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Not too long ago the city of Venice decided to use the off years of the Venice Biennale to mount a big architecture show on the exhibition grounds, and so, La Biennale di Venezia 2000 -- 7th International Architecture Exhibition opens to the public this summer, June 18-Oct. 29. The central theme of the exposition, directed by Massimiliano Fuksas, is Città: Less Esthetics, More Ethics. Approximately 90 artists and architects are presenting work in the historic Giardini di Castello. A special section with five original houses is devoted to Jean Prouvé, celebrated for his response to special emergency situations, notably his series of accommodations for French post-war refugees. This show also presents a new international competition, entitled Città: Third Millennium, juried by a group including François Barré, Peter Cook, Massimiliano Fuksas, Greg Lynn, Frédéric Migayrou, Paul Virilio and James Wines.

For the U.S. Pavilion, U.S. Commissioner Max Hollein has invited architects and theoreticians Greg Lynn and Hani Rashid to present a survey of new architectural schemes with students from UCLA and Columbia.

Participants in this year's Biennale include: Hitoshi Abe, Vito Acconci, William Alsop, Judith Barry, Michael Bell, Stefano Boeri, Brenac & Gonzales, Marco Casagrande & Sami Rintala, Coop Himmelblau, Elisabeth Diller + Ricardo Scofidio, E-City, Philippe Gazeau, Zaha Hadid, Itsuko Hasegawa, Zvi Hecker, Hans Hollein, Jacques Hondelatte, Arata Isozaki, Hiroaki Kitano, Ulrich & Ilse Königs Architekten, Tom Kovac & Geoff Malone, Anne Lacaton & Jean Philippe Vassal, Stephan Maupin, METÁPOLIS Barcelona, Vicente Guallàrt, Sohn-Joo Minn, Maurizio Nannucci, Jean Nouvel-Amis, Kas Oosterhuis, Ortlos Architects, Ivan Redi & Andrea Schröttner, Paragon Architects, Dominique Perrault, Renzo Piano, Eko Prawoto, Franco Purini, Jesse Reiser & Nanako Umemoto, Rudy Ricciotti, Makoto Sei Watanabe / Architects' Office, Paolo Soleri, Lars Spuybroek-NOX, Otto Steidle, Clorindo Testa, Bernard Tschumi, Venturi & Scott Brown and Associates, Krysztof Wodiczko, Riken Yamamoto and Yung Ho Chang.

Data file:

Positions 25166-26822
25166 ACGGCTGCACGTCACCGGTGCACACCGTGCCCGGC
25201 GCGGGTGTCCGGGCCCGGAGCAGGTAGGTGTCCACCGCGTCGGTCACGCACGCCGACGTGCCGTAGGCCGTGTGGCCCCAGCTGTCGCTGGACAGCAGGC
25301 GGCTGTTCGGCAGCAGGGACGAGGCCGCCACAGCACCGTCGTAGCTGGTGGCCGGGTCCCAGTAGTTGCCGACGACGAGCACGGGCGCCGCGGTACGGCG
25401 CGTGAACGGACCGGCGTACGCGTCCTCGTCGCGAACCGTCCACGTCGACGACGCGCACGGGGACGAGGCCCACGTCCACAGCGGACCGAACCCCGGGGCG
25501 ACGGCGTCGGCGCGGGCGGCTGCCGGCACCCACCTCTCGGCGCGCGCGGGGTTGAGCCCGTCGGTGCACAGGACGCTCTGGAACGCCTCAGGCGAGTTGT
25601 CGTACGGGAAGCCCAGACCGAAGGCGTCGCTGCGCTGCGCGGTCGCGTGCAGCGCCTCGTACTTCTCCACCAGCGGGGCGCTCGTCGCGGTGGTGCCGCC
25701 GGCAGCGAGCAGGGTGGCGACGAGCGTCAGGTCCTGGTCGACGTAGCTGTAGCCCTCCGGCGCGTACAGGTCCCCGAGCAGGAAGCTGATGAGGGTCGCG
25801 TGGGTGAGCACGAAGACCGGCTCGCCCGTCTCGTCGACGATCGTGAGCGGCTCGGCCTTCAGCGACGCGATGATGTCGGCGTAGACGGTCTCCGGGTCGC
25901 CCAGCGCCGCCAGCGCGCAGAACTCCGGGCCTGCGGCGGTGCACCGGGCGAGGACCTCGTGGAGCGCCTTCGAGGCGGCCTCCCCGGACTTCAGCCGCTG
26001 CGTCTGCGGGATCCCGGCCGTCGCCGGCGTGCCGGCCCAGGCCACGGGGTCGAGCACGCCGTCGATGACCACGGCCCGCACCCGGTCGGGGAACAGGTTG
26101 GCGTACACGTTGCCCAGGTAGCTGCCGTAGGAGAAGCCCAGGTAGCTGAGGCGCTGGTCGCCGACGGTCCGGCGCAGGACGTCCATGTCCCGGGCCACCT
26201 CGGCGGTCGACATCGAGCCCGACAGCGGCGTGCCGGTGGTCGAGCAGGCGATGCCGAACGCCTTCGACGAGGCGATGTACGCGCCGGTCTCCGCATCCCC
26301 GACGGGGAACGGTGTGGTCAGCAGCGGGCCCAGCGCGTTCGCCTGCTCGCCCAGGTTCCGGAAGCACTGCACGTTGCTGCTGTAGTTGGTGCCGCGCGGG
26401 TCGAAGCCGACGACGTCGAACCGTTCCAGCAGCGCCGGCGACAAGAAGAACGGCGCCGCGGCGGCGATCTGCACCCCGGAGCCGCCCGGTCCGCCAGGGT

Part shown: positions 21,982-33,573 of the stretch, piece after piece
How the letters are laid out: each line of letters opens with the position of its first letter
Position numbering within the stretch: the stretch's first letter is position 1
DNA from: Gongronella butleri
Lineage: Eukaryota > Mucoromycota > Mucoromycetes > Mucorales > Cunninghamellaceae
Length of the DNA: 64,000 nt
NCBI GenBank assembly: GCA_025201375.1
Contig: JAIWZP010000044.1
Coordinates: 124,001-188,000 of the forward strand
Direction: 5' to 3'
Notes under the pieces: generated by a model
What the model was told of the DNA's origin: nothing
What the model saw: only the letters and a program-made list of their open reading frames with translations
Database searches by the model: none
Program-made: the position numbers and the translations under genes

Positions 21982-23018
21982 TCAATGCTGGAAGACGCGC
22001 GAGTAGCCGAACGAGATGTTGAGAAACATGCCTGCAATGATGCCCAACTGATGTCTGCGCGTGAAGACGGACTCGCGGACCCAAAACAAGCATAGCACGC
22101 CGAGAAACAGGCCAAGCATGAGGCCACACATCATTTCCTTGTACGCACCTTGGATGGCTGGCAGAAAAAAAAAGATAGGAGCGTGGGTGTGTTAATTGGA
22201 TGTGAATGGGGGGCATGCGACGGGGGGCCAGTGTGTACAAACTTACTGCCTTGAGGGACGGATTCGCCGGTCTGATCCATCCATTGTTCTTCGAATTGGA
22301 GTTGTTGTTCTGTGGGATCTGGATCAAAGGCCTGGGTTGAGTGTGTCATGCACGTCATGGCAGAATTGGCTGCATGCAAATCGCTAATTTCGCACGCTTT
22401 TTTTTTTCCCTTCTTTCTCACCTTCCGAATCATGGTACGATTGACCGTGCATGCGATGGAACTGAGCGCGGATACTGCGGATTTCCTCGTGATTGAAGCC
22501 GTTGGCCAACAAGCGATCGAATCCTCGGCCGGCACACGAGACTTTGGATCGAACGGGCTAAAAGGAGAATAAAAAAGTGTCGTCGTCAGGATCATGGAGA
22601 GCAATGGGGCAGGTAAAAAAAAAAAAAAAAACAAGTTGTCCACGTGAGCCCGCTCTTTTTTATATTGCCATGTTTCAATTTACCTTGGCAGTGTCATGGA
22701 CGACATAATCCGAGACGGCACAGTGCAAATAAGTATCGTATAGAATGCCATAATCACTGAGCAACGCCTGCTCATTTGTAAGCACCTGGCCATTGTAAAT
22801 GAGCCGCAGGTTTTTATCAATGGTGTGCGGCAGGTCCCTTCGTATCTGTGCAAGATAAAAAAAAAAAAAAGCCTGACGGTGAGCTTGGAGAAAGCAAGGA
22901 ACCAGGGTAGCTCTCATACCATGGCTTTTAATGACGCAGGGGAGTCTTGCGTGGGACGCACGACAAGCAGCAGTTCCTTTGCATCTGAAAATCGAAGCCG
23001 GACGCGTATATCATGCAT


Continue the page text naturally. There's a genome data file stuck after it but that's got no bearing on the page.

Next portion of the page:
Until now a purely Swiss operation, Art Basel, the world's largest art fair, is expanding to Miami Beach, reports the Miami Herald. The Miami Beach Convention Center advisory board voted unanimously to approve a three-year deal, beginning in 2001, after festival organizers asserted the fair would generate 1,500 hotel bookings during peak nights. Art Basel director Samuel Keller has also promised the new fair will not be a clone of the Swiss version, saying he plans to expand the event beyond the convention center, reaching out to South Florida museums and local music, fashion and performing arts communities. The first fair is slated to run Dec. 4-18, 2001. Looking cautiously at these developments are the organizers for Art Miami, the art fair held in January for the past ten years, drawing about 40,000 visitors this year and with its 87 participating galleries reporting approximately $35 million in sales.

Move over, Georgia O'Keeffe and Mary Cassatt, legendary Mexican artist Frida Kahlo has set a new auction record for a work by a woman artist. Kahlo's 1929 self-portrait sold for $5,065,750 (presale est. $3 million-$4 million) at Sotheby's Latin American Art auction on May 31. The price is also a record for Latin American art (a record held by another Kahlo painting, which sold for $3.2 million at Sotheby's New York in 1995). The untitled painting belonging to Pamela Zauderer-Bryan went to an anonymous American private collector bidding through an agent. A total of 28 of the 47 lots offered in the evening sale sold (about 77 percent) for a total of $11,517,700.